Does the idea of flying with your little one conjure images of calming a screaming child while all the other passengers sip wine? While prepping for a trip to Europe with our four-month-old a few years ago, my mom gave me this advice, “The plane will eventually land, you will eventually get off the plane, and you will never see those people again.” This has been my mantra whenever we are flying with kids, followed closely by “You can never be too prepared” and “Rules on the ground are WAY relaxed in the air!”
Here are My Five Top Travel Tips When Flying with Kids
1. Flight Time
If possible, book travel first thing in the morning as kids are generally in a better mood at this time. Last year we invested in TSA Precheck; it’s worth the money to avoid that line with children! I use an umbrella stroller as a multipurpose tool; a baggage cart and/or a seat for the first child who tuckers out. We gate check it and it’s waiting for us on arrival. While waiting to board, watch planes take off, ride the people mover, talk to other kids, etc. anything to avoid opening any bags of goodies until you are on the plane. Do one last bathroom trip/diaper change before getting on the plane.
Seating is tricky with a family of four or more. Generally, the options are various forms of dividing and conquering, but for families with two or less kids, there’s the additional option of one adult taking kids and allowing one adult in the kid-free, “unicorn” row. The advantage of the ‘divide and conquer’ option is both kids can have a window seat and the built-in option for one child to stand up and talk to the family behind him/her, and it keeps the kids separated.
3. Keep Them Busy
When flying with kids, have each child pull their own wheeled carry-on full of trinkets, activities, and snacks. Wrapping the trinkets adds extra excitement and more airplane life to the toy. Some of our favorites are cars, transformers, books, Legos, stuffies, toy animals, and stickers. Paper, crayons, scissors, painters tape, and books stashed in a pencil case are also favorites. I like to make easy DIY, “put in” activities as well, like q-tips in an old spice jar, cotton balls in a water bottle, or cut straws in an empty parmesan cheese container. Google search “put in” activities and you will find plenty!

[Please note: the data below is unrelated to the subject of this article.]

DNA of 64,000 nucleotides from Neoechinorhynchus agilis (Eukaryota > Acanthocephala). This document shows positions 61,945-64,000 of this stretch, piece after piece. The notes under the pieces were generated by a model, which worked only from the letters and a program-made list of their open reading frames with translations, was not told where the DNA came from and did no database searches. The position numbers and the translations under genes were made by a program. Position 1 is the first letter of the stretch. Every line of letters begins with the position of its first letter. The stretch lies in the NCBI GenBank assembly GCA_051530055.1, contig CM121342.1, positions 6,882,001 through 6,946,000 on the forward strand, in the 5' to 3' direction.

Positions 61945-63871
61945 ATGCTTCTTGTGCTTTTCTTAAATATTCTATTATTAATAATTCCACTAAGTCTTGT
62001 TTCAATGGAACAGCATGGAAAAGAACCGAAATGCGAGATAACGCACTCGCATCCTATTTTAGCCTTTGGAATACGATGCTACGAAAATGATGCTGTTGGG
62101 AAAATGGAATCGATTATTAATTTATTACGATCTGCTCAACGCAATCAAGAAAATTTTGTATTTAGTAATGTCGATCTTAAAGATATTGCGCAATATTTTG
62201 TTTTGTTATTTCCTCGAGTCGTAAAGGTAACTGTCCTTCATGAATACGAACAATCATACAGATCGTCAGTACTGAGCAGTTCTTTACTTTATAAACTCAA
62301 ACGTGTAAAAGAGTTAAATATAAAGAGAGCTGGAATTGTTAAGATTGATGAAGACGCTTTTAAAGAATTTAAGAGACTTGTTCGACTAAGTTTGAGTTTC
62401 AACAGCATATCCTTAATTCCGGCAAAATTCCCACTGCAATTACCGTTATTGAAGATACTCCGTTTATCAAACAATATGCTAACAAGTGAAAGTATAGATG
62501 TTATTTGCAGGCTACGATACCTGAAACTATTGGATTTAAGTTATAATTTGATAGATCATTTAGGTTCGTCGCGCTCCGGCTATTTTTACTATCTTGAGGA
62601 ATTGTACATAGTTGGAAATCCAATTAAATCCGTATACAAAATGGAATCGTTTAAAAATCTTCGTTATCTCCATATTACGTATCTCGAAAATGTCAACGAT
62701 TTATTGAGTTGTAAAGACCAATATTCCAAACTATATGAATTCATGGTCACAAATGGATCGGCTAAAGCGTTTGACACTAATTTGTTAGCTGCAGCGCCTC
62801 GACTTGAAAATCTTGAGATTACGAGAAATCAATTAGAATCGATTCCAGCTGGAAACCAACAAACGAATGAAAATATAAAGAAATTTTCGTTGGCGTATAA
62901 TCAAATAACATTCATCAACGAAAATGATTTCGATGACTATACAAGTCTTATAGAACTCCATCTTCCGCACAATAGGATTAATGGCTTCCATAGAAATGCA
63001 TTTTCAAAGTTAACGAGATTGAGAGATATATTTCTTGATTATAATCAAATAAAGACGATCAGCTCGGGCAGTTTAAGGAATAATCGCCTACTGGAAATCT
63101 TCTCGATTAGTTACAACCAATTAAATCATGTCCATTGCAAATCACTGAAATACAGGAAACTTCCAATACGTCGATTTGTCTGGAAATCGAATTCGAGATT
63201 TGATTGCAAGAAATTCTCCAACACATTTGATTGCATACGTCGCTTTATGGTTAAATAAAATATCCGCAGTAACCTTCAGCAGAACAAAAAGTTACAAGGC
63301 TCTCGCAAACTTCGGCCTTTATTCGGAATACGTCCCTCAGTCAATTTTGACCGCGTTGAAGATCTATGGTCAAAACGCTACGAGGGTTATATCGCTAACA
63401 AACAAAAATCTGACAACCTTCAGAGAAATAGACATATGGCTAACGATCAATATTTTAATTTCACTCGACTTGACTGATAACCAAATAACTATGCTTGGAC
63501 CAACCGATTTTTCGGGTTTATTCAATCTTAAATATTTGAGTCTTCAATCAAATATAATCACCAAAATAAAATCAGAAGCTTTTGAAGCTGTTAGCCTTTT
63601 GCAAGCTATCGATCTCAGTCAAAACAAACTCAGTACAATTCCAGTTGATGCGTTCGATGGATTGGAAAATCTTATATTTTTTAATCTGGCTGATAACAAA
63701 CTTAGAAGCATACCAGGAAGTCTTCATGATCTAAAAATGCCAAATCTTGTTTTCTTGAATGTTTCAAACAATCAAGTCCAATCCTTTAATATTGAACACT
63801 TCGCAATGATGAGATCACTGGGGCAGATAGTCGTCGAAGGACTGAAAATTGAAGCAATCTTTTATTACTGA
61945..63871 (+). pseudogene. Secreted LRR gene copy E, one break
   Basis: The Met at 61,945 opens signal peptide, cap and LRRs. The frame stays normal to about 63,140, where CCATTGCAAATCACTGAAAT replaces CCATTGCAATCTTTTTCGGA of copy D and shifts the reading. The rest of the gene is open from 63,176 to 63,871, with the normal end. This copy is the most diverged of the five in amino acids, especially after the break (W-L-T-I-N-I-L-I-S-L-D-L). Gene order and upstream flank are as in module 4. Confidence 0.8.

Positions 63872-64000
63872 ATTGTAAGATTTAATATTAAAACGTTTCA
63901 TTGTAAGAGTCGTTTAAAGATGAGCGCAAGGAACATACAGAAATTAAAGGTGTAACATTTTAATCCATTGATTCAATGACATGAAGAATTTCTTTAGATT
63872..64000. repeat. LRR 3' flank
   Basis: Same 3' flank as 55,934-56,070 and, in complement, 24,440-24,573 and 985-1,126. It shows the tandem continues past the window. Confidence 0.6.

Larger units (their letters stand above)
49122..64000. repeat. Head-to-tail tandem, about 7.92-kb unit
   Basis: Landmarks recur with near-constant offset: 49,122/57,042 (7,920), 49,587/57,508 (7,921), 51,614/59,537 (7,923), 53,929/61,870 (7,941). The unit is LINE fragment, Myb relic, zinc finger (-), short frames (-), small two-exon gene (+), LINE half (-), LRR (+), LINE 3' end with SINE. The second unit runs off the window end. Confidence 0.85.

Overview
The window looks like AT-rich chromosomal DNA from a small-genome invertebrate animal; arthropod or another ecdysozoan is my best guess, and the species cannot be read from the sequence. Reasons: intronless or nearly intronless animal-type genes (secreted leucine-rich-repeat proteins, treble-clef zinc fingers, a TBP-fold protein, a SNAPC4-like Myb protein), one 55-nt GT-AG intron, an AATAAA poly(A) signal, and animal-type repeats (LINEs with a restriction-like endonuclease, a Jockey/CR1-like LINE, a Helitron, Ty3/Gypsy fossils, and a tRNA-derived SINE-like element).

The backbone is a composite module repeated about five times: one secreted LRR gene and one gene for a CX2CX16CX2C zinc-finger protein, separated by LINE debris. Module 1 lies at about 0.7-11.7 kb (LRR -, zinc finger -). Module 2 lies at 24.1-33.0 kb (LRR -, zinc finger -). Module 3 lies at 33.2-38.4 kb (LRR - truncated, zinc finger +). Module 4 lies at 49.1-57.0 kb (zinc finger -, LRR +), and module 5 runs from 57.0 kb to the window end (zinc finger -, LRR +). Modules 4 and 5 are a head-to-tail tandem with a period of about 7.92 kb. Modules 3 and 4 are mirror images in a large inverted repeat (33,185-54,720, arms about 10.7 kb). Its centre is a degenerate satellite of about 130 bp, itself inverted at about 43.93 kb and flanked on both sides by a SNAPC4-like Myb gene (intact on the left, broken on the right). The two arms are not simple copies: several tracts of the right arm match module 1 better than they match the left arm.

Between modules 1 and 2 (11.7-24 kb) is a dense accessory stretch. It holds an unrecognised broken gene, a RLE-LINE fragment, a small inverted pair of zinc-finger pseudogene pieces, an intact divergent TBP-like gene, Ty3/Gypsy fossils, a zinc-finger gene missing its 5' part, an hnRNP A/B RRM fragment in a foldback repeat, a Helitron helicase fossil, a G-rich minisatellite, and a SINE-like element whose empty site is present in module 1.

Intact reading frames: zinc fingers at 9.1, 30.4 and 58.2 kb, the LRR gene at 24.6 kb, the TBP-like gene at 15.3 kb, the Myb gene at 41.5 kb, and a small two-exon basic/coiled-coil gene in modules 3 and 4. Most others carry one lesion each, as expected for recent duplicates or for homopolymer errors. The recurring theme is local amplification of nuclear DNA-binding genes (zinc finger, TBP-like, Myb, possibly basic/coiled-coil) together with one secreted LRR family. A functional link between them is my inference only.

Fill each kid’s snack bag with their favorite snacks, plus some new, fun ones. Some of our favorite travel foods are fruit snacks, yogurt pouches, cheese sticks, grapes, strawberries, granola bars, beef sticks, and pretzels. On our last trip I added holiday Captain Crunch cereal and Mickey Mouse goldfish for a special treat. Make sure to pack some protein to decrease hunger meltdowns. Snacks with a dual caloric/activity purpose are bonus, like cheerios to string onto a pipe cleaner or cheese cubes and toothpicks for building. Plus, the occupational therapist in me loves the fine motor work they get with these activities.
5. Back Ups
Pack a parent-carried backpack filled with back up supplies (you can never be too prepared)! This bag can include electronic devices/screens, children’s headphones, clean-up and sleep necessities, and more snacks and trinkets. Our bag is a big backpack with three front compartments. One compartment contains diapers and wipes, another has medicine (Advil, Benadryl, and inhalers), and the other houses emergency snacks (my kids will do anything for a lollipop). The big compartment holds iPads, headphones, a change of clothes for each kid, essential sleep items (binkies, lovies), more wipes (can you ever have too many?), and more trinkets. When my children were babies I packed a back up shirt for me as well. I forgot the back up shirt once and ended up covered in spit-up for half a plane ride and then a long car ride…gross.
Concerning screen time: When flying with kids, I refer back to the mantra about relaxed rules. On a plane we say, “watch all you want!” Prior to the trip, I always download a few new apps/shows. The last time we flew, both kids were occupied for two hours with the iPads, and I actually read a book. Glorious! If all else fails, take a breath and say the most important mantra, “this plane will eventually land…” then get up and go for a walk up and down the aisle.
Jessica is a pediatric occupational therapist and owner of The Wiggle Room, an indoor play space for all abilities in the Hollywood neighborhood. Jessica’s greatest passion is helping children and their families live a great life no matter what their abilities. She loves spending time with her husband and two boys walking in their NE Portland neighborhood, at the beach, or on their sailboat. Day dates, DIY projects that actually get completed, naps, and consignment shops also make her smile.